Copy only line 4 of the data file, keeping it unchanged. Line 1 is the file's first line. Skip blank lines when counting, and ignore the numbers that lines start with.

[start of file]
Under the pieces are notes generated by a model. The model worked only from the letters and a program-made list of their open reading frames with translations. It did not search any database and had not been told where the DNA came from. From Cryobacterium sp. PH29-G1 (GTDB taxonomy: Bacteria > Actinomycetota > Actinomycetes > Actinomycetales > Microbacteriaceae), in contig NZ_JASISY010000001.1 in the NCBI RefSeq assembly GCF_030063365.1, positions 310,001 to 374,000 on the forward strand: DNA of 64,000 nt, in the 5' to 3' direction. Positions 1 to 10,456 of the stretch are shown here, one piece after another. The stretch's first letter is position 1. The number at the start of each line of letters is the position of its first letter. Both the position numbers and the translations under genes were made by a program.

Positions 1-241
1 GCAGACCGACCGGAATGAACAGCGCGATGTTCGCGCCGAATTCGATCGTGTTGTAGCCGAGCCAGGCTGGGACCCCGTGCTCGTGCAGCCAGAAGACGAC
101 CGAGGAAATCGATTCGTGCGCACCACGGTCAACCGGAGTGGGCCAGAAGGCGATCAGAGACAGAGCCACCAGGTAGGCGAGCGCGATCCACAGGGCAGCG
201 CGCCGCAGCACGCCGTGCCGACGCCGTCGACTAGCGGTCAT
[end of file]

101 CGAGGAAATCGATTCGTGCGCACCACGGTCAACCGGAGTGGGCCAGAAGGCGATCAGAGACAGAGCCACCAGGTAGGCGAGCGCGATCCACAGGGCAGCG